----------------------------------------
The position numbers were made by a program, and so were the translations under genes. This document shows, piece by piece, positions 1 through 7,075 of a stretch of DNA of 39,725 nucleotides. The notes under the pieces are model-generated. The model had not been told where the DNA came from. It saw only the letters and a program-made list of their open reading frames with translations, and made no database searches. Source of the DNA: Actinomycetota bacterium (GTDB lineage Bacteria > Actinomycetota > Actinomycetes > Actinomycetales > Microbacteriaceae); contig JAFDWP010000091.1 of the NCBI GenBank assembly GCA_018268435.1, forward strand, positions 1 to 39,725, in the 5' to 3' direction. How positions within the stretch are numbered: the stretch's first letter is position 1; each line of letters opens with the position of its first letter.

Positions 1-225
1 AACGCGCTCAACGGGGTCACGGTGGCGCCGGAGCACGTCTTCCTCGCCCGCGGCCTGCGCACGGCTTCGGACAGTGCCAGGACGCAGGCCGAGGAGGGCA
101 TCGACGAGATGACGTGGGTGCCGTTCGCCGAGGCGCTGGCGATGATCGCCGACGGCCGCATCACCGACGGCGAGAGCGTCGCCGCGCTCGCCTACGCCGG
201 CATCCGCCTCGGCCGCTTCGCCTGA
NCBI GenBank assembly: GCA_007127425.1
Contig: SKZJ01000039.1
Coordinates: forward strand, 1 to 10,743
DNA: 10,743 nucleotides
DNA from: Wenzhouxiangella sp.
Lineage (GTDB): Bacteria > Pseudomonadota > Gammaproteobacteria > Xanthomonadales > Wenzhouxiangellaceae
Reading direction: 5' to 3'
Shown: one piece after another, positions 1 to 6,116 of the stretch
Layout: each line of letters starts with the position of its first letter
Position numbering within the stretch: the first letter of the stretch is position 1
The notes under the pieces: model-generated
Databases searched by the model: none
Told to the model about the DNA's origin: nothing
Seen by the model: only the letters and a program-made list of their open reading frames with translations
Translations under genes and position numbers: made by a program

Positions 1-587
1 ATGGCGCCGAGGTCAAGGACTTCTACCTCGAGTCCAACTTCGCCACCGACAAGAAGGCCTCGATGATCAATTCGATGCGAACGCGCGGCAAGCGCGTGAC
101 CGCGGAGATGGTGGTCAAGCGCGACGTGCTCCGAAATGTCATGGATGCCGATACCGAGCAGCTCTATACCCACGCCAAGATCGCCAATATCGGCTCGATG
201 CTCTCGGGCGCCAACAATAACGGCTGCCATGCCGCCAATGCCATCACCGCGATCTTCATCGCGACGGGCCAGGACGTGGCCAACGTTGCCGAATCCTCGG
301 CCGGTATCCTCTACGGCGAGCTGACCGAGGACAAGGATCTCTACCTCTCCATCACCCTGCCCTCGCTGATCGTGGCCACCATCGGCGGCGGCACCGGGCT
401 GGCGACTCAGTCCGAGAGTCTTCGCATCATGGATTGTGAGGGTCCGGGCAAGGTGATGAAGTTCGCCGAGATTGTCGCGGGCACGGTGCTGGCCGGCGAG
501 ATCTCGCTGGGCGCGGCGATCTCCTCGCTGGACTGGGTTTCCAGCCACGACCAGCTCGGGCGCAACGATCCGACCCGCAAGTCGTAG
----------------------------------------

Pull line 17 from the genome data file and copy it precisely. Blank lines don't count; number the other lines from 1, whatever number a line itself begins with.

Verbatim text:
Databases searched by the model: none